Fiscal data from State and Local Government Finances, published by the Census.
Following the literature, I omit Alaska and Wyoming, which are outliers because of significant severance tax revenue.
While hazard models have their virtues, the underlying assumption that policy making is a one-way trip—all states eventually adopt a policy and never reverse themselves—is contrary to fact. For example, there have been numerous reversals in death penalty and same-sex marriage policies over time.
The lack of statistical significance for English-only stands in contrast to the findings of Schildkraut (2001). The sample periods differ, but given the much larger number of observations in Schildkraut (\(N = 630\)), my estimates are insignificant probably because of the small sample size (\(N = 50\)).
Theodore Roosevelt, “A Charter for Democracy,” speech to the Ohio State Constitutional Convention, February 21, 1912.
This pattern holds whether initiative states are defined if they allow (1) constitutional amendment initiatives, or (2) constitutional amendment or statutory initiatives. Following the literature, I classify Illinois as a non-initiative state (its initiative process is limited so that it cannot be used to address any of the policy issues in the dataset); Illinois’ classification does not change the results.
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This appendix explains why the congruence of jurisdictions with and without direct democracy cannot be compared from regressions of the form of Eq. (3). The discussion is adapted from Matsusaka (2001); see also Achen (1977) and Golder and Stramski (2010).
In a slight change in notation from the text, define congruence as
where x i is the policy outcome that prevails in jurisdiction i, and x * i is the policy outcome that the voter would like to prevail (in the text V = x *). The preferred policy x * could be the median voter’s ideal point, the majority position, or some other measure.
Now suppose that x * cannot be observed, but that the researcher has access to a public opinion variable P that is correlated with x * according to x * = f(P), where f is an increasing function. For example, the policy is the income tax rate and P is an ideology index or a vector of demographic variables. Critically, while we know that x * and P are correlated, we do not know the precise functional form of f. Because P and x are measured on different scales (5) cannot be implemented. Consider instead a regression of the form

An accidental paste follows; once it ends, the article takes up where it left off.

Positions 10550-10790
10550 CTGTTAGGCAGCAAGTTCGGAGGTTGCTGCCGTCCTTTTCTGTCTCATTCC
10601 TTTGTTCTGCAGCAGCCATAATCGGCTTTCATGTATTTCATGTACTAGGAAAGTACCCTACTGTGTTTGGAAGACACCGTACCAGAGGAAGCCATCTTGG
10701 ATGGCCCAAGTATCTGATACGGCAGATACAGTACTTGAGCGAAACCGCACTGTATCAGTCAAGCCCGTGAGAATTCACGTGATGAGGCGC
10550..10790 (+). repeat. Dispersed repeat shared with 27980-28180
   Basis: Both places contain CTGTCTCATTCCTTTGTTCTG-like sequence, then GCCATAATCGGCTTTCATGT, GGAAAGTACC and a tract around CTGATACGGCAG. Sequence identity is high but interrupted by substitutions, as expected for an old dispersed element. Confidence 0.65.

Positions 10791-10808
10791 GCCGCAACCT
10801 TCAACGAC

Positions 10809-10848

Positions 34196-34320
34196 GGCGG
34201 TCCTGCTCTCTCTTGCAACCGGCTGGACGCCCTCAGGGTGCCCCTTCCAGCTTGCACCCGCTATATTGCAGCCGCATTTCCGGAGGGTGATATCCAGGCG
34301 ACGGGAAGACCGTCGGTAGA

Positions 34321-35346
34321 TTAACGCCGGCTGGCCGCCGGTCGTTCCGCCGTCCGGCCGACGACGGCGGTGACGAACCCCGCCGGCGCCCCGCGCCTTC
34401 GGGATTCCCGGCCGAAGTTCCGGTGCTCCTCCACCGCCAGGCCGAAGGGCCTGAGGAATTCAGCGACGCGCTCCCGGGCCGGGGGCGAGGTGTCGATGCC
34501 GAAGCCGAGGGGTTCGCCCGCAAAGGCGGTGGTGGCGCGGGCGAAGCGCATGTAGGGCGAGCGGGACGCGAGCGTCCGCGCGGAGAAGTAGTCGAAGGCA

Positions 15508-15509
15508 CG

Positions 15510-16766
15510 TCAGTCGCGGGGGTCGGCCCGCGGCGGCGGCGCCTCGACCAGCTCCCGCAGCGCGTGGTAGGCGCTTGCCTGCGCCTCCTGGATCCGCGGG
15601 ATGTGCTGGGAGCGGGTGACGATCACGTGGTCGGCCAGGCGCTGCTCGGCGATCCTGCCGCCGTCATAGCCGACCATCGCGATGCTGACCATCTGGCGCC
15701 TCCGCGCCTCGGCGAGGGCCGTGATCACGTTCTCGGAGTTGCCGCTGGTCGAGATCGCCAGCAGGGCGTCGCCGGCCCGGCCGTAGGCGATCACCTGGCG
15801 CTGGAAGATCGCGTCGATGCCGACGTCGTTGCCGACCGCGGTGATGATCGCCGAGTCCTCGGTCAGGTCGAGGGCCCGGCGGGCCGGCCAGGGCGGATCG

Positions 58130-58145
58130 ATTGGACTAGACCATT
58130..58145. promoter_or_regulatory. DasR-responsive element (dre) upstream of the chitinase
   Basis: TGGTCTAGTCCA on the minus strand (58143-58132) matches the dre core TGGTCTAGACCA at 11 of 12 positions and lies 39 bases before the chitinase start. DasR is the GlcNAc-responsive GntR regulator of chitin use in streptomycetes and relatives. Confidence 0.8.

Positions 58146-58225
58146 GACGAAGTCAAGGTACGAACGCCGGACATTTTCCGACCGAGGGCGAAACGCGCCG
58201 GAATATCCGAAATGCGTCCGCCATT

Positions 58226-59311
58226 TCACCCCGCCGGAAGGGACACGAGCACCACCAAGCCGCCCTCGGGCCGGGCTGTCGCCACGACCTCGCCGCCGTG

where a and b are coefficients to be estimated. The coefficient on the proxy for constituent preferences, b, is sometimes referred to as “responsiveness” in the literature. The question is: what is the formal connection between responsiveness b and congruence? The answer is: none, in general.
Consider Fig. 8. In a perfectly congruent world, the policy would be x = x *, and all observations would lie on the f function: x = f(P). In such a case, there would be a positive relation between outcomes and the preference proxy, and regression (6) would yield b > 0.
Now consider comparisons of congruence between jurisdictions with and without direct democracy. Denote the two groups we would like to compare as G DD and G 0. We would like to measure the mean of CONG = − |x − f(P)| for each group, but f is not observable. Suppose instead that equation (6) is estimated separately for each group, producing responsiveness coefficients b DD and b 0 (or, as is more common in practice, a single regression is estimated with an interaction term that allows the coefficient on preferences to vary by group). What can we learn about relative congruence from a comparison of the two coefficients?
Figure 8 shows a hypothetical case. The cluster of points G DD represents opinion-outcome observations for one group and the cluster labeled G 0 represents observations for the other group. Note that in this example, (1) the policy outcomes for group G 0 are less congruent (more distant) with public preferences than the outcomes for group G DD , but (2) if regression (6) is estimated separately for the two groups, we would find b DD < b 0 (or, in an interaction framework with G 0 as the null and G DD as the interaction, we would find a negative coefficient on the interaction term). In this case, the regression estimates of b are inversely related to congruence. It is straightforward to construct examples in which the regression estimates of b are positively correlated with congruence. The implication is that the coefficient b is not an indicator of congruence, and therefore regressions (6) do not permit comparison of congruence between the two groups.
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Matsusaka, J.G. Public policy and the initiative and referendum: a survey with some new evidence. Public Choice 174, 107–143 (2018). https://doi.org/10.1007/s11127-017-0486-0